The hard-working Lieschen (Impatiens walleriana) lives up to its name in the garden and blooms beautifully and persistently throughout the season. However, the flower has one disadvantage, it has to be bought and planted anew every year, because it counts as an annual plant that is not hardy. However, under certain circumstances, hibernation can be successful. You can read here how this is possible.

Hardy Hardy Lizzie

Basically, the Impatiens walleriana is not one of the garden plants that are considered hardy. This is because it is sensitive to frost in our latitudes and simply freezes to death in winter. Nevertheless, one should know that the hard-working Lieschen is actually perennial. This means it will not die back in its native habitat after one growing season. This advantage can also be used in the home garden. Because the Impatiens walleriana can also grow there for several years if it gets appropriate winter protection and good care.

Note: The best way to overwinter the hard-working Lizzie is in a pot. Outdoor plants can be planted in a tub before the first frost.

Hard-working Lizzie: start hibernating

Better too early than too late when it comes to giving up the hard-working Lieschen, especially if it is to be grown for several years. It should not only be brought into the house when there is a threat of frost, but rather when it is noticeably colder. The best time to do this is in September, in October it might be too cold. In the long run, temperatures below 10 degrees have a harmful effect on the plant.

This must be taken into account:

  • Reduce watering before putting away
  • Absolutely avoid waterlogging
  • stop fertilizing
  • In the bed, the Impatiens walleriana is not hardy, even with frost protection

The right place

The choice of location depends on what you intend to do with the plant. If you only want to overwinter the hard-working Lieschen indoors, a bright place by a window in a cool room is sufficient. The plant begins and ends its winter dormancy there without fertilizer or much watering. If you don’t want to do without the flowers indoors, you have to keep the hard-working Lizzie warm. The warmer the flower is, the more it needs to be watered. In the house, if the flowering lasts, fertilize once a month.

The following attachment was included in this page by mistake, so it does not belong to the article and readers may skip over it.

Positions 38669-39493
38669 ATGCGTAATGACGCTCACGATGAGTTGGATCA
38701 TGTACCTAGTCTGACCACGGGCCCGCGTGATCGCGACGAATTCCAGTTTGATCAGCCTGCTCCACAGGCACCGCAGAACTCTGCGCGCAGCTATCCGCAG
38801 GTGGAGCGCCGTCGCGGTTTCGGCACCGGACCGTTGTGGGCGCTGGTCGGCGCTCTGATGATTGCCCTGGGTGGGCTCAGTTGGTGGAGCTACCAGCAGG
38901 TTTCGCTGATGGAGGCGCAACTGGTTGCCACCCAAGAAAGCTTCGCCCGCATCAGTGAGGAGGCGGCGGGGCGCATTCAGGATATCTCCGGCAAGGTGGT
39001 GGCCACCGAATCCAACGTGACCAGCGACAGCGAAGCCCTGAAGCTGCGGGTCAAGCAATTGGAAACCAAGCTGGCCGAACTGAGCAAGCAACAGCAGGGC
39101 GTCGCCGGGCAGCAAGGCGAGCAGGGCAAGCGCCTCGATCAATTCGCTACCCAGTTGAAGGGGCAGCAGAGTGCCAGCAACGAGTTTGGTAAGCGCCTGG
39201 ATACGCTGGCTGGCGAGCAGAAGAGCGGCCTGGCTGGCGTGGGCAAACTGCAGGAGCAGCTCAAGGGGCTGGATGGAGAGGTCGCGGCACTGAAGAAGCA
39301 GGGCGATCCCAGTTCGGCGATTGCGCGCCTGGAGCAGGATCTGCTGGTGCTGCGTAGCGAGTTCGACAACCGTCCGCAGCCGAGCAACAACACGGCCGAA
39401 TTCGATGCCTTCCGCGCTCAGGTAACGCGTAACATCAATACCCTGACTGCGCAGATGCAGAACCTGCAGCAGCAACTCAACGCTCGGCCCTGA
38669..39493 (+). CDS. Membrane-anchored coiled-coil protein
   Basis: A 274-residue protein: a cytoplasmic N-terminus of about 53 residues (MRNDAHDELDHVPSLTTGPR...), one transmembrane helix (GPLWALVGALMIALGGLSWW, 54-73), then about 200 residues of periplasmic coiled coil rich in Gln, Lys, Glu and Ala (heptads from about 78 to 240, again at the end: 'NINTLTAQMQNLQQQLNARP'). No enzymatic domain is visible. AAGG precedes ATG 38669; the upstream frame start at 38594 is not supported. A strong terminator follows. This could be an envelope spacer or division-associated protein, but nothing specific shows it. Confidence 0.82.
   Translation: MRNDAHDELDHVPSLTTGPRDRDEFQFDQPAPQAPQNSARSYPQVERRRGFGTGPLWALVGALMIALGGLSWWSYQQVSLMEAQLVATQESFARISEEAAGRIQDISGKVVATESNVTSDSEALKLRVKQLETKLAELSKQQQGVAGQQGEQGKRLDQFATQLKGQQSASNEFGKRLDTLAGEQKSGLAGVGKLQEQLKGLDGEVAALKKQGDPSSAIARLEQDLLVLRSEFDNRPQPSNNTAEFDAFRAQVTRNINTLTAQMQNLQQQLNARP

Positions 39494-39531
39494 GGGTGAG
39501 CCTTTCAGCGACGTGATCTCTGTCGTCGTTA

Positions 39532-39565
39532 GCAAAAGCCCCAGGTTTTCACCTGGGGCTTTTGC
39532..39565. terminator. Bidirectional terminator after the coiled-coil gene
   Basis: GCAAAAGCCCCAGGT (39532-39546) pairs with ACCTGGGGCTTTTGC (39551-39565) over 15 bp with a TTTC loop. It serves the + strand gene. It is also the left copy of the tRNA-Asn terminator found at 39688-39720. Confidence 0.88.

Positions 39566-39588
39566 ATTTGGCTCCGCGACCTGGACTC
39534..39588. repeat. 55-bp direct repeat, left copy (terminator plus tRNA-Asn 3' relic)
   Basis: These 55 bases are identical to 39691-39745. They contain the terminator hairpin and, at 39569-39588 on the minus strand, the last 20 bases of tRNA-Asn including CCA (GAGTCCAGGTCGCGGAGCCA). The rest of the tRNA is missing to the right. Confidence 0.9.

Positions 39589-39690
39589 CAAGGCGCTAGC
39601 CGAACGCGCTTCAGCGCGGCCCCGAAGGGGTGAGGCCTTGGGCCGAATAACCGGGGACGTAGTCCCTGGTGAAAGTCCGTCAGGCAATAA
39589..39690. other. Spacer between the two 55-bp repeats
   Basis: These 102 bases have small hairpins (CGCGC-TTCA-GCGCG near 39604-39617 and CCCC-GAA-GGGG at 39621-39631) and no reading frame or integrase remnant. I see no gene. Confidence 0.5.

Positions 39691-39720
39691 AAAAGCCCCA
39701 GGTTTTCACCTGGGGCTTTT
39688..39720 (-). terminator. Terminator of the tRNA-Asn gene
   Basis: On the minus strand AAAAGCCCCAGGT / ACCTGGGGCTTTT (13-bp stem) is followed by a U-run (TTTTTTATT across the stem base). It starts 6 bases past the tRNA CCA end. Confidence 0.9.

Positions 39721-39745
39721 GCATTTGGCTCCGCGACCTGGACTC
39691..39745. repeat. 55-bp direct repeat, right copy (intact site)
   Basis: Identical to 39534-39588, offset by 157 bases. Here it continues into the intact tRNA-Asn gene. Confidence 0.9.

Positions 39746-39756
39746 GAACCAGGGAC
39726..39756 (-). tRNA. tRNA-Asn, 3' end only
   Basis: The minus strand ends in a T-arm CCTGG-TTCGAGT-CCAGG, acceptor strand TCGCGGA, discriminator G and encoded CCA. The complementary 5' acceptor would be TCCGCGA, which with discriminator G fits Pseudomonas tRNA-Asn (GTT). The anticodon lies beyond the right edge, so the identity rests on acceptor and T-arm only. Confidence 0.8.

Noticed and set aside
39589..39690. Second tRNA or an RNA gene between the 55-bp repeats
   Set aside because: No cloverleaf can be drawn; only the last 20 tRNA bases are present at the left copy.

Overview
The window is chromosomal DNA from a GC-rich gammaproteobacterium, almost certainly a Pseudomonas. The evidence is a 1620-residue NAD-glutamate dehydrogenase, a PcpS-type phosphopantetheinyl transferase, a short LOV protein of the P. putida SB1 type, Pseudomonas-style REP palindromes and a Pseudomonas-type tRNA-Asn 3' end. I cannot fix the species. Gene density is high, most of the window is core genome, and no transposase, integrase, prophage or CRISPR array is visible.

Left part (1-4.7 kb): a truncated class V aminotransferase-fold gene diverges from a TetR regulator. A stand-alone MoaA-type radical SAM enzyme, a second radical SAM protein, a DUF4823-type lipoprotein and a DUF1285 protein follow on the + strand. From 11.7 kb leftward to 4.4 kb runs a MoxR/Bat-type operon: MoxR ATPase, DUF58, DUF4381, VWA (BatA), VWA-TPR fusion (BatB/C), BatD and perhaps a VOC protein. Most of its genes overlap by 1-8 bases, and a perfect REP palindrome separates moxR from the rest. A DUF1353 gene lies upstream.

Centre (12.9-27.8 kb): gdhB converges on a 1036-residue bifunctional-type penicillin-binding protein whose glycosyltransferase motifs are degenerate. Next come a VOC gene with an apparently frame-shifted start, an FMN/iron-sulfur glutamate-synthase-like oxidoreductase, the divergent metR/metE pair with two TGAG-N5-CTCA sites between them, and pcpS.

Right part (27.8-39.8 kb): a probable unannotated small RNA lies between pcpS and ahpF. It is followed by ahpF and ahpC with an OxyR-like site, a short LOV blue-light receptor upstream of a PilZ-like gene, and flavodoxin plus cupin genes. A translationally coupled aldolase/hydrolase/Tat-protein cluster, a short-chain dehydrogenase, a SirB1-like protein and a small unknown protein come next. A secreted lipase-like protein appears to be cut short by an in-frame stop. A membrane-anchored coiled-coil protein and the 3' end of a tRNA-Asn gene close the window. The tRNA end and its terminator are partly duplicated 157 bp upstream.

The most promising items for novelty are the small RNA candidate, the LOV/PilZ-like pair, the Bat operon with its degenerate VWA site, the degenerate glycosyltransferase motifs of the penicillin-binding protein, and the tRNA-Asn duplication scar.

Tip: Normal flowering plant fertilizer, which is also used for other ornamental plants in the house, is suitable as fertilizer.

The right care

In addition to the right watering and fertilizing, you have to pay attention to pests and diseases when the hard-working Lizzie comes into the house. Even before it is granted, it is thoroughly checked. Damaged or discolored leaves and wilted flowers are removed. Once a week you should inspect the plant indoors, especially the underside of the leaves. For example, dry air causes an infestation with spider mites . But different lice can also find themselves on the plant.


  1. Remove any faded flowers regularly.
  2. If infested with lice or spider mites, spray the plant frequently with water. High humidity is difficult for the pests to tolerate.
  3. Watch out for mold or other fungi on the substrate or on the plant. Remove conspicuous areas and cut back the plant if necessary.
  4. Pesticides are only necessary in an emergency, when the infestation is too severe and the plant suffers.

end hibernation

The period in which the Impatiens walleriana is indoors depends on the outside temperatures. As soon as these are constantly above 10 degrees, preferably at night, you can go outside again. Normally it is in April.

Note: If the last night frosts threaten, the flower prefers to stay indoors until the danger is over. If you want to be sure, wait until mid or late May.

Before the hard-working Lieschen can get its place in the garden again, it has to be repotted. Unless it will be planted again in a bed anyway.

Instructions for the culture in the bed:

  • the plant is treated like a newly purchased young plant
  • Prepare the bed well, remove stones and weeds
  • loosen the soil
  • dig a hole large enough for the root ball
  • Mix soil with compost
  • insert plant
  • Fill in the soil and press down
  • Pour hard-working Lizzie

Instructions for repotting:

  • the new bucket should be slightly larger than the old one
  • holes in the floor must allow drainage of water
  • insert a drainage layer of gravel
  • fill in normal potting soil
  • Take the flower out of the old pot and check the roots
  • remove dead roots
  • Place the plant in the bucket and fill up the remaining substrate
  • Press down the soil and then water generously
  • Water and fertilize regularly afterwards

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